\ ˈ(h)welm How to pronounce whelm (audio) \
whelmed; whelming; whelms

Definition of whelm

transitive verb

1 : to turn (something, such as a dish or vessel) upside down usually to cover something : cover or engulf completely with usually disastrous effect
2 : to overcome in thought or feeling : overwhelm whelmed with a rush of joy— G. A. Wagner

intransitive verb

: to pass or go over something so as to bury or submerge it

Did you know?

In the film comedy Ten Things I Hate About You (1999), the character Chastity Church asks, "I know you can be underwhelmed and you can be overwhelmed, but can you ever just be whelmed?" The answer, Chastity, is yes. Contemporary writers sometimes use whelm to denote a middle stage between underwhelm and overwhelm. But that's not how whelm has traditionally been used. Whelm and overwhelm have been with us since Middle English (when they were whelmen and overwhelmen), and throughout the years their meanings have largely overlapped. Both words early on meant "to overturn," for example, and both have also come to mean "to overpower in thought or feeling." After folks started using a third word, underwhelmed, for "unimpressed," whelmed began popping up with the meaning "moderately impressed."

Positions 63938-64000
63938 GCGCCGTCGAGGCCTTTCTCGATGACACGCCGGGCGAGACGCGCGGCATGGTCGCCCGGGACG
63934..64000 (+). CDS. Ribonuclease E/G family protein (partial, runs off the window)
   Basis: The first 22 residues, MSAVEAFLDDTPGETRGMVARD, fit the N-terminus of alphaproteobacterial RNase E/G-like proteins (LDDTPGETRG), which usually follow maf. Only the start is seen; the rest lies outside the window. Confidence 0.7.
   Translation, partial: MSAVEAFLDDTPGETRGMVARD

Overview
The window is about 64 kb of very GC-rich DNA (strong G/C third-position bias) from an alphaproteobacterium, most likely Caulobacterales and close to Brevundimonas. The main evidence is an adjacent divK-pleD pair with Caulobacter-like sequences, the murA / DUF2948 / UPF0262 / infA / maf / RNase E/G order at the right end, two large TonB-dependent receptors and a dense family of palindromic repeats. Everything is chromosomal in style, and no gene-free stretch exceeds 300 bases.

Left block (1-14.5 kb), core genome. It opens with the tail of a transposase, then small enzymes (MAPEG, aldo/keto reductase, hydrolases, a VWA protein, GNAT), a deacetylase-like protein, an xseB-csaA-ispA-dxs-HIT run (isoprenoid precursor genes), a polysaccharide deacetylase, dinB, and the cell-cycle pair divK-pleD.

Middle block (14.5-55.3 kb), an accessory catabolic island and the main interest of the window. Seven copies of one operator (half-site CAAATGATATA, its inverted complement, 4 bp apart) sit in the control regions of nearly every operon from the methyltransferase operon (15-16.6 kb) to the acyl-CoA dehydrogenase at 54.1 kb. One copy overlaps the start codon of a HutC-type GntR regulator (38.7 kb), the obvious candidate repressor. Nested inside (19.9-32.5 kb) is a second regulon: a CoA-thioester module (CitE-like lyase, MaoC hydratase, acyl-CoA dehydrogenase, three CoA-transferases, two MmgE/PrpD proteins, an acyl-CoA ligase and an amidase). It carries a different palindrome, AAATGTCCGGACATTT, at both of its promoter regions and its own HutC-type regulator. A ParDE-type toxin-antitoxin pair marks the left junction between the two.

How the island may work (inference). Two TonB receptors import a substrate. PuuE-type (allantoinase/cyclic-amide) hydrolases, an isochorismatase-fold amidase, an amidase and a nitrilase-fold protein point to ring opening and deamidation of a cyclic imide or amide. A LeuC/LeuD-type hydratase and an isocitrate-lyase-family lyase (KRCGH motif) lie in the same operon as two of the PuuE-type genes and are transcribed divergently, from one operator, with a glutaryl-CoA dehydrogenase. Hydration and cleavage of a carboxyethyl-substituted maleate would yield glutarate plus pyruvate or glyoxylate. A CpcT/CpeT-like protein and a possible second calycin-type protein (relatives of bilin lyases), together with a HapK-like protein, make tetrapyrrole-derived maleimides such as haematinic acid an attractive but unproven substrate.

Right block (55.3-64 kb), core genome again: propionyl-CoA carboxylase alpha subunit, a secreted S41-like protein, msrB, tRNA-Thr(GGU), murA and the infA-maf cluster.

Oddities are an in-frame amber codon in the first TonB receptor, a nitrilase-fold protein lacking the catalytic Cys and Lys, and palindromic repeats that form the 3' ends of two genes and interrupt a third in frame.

Examples of whelm in a Sentence

the news so whelmed them that they were stunned into silence
Recent Examples on the Web This result should be a wake-up call for Emery and his team, with Arsenal being criticised heavily in the media after yet another under-whelming performance. SI.com, 22 Oct. 2019 Its reputation is built on the backs of 3-series gone by, as this is the first ever 3 to merely whelm us. Alexander Stoklosa, Car and Driver, 26 July 2017

These example sentences are selected automatically from various online news sources to reflect current usage of the word 'whelm.' Views expressed in the examples do not represent the opinion of Merriam-Webster or its editors. Send us feedback.

First Known Use of whelm

14th century, in the meaning defined at transitive sense 1

History and Etymology for whelm

Middle English

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The first known use of whelm was in the 14th century

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Dictionary Entries Near whelm

whelk tingle



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Cite this Entry

“Whelm.” Merriam-Webster.com Dictionary, Merriam-Webster, https://www.merriam-webster.com/dictionary/whelm. Accessed 18 Aug. 2022.

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More from Merriam-Webster on whelm

Nglish: Translation of whelm for Spanish Speakers


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